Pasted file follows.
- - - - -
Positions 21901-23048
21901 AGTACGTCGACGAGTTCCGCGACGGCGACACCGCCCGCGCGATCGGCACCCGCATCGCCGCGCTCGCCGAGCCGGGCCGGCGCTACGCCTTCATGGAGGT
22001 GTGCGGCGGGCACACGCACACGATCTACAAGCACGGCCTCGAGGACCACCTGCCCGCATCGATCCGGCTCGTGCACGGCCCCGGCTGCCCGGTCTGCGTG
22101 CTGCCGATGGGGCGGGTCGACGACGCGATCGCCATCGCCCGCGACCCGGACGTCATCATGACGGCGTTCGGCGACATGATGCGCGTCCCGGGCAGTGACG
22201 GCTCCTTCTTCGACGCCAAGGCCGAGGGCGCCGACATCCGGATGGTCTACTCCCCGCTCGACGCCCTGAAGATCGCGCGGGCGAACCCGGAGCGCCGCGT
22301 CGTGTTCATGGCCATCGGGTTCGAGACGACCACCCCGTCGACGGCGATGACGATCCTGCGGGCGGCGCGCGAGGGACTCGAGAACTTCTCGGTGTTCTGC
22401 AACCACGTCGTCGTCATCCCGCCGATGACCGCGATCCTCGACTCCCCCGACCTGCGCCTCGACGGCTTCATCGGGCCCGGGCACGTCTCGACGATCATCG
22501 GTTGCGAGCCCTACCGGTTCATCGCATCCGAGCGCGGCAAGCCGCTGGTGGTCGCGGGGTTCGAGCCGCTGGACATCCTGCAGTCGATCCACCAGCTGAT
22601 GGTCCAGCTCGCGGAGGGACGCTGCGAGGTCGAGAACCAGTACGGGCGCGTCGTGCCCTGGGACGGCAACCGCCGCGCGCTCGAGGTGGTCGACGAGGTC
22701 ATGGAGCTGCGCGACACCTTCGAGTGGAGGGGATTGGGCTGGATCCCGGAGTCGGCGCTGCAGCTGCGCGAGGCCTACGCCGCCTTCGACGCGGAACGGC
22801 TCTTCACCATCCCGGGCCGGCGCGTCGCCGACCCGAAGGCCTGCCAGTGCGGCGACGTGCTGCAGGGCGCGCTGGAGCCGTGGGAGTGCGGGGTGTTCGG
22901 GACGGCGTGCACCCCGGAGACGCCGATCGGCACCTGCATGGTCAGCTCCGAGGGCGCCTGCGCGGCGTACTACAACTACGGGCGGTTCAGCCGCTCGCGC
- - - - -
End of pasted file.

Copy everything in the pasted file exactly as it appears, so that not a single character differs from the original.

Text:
Positions 21901-23048
21901 AGTACGTCGACGAGTTCCGCGACGGCGACACCGCCCGCGCGATCGGCACCCGCATCGCCGCGCTCGCCGAGCCGGGCCGGCGCTACGCCTTCATGGAGGT
22001 GTGCGGCGGGCACACGCACACGATCTACAAGCACGGCCTCGAGGACCACCTGCCCGCATCGATCCGGCTCGTGCACGGCCCCGGCTGCCCGGTCTGCGTG
22101 CTGCCGATGGGGCGGGTCGACGACGCGATCGCCATCGCCCGCGACCCGGACGTCATCATGACGGCGTTCGGCGACATGATGCGCGTCCCGGGCAGTGACG
22201 GCTCCTTCTTCGACGCCAAGGCCGAGGGCGCCGACATCCGGATGGTCTACTCCCCGCTCGACGCCCTGAAGATCGCGCGGGCGAACCCGGAGCGCCGCGT
22301 CGTGTTCATGGCCATCGGGTTCGAGACGACCACCCCGTCGACGGCGATGACGATCCTGCGGGCGGCGCGCGAGGGACTCGAGAACTTCTCGGTGTTCTGC
22401 AACCACGTCGTCGTCATCCCGCCGATGACCGCGATCCTCGACTCCCCCGACCTGCGCCTCGACGGCTTCATCGGGCCCGGGCACGTCTCGACGATCATCG
22501 GTTGCGAGCCCTACCGGTTCATCGCATCCGAGCGCGGCAAGCCGCTGGTGGTCGCGGGGTTCGAGCCGCTGGACATCCTGCAGTCGATCCACCAGCTGAT
22601 GGTCCAGCTCGCGGAGGGACGCTGCGAGGTCGAGAACCAGTACGGGCGCGTCGTGCCCTGGGACGGCAACCGCCGCGCGCTCGAGGTGGTCGACGAGGTC
22701 ATGGAGCTGCGCGACACCTTCGAGTGGAGGGGATTGGGCTGGATCCCGGAGTCGGCGCTGCAGCTGCGCGAGGCCTACGCCGCCTTCGACGCGGAACGGC
22801 TCTTCACCATCCCGGGCCGGCGCGTCGCCGACCCGAAGGCCTGCCAGTGCGGCGACGTGCTGCAGGGCGCGCTGGAGCCGTGGGAGTGCGGGGTGTTCGG
22901 GACGGCGTGCACCCCGGAGACGCCGATCGGCACCTGCATGGTCAGCTCCGAGGGCGCCTGCGCGGCGTACTACAACTACGGGCGGTTCAGCCGCTCGCGC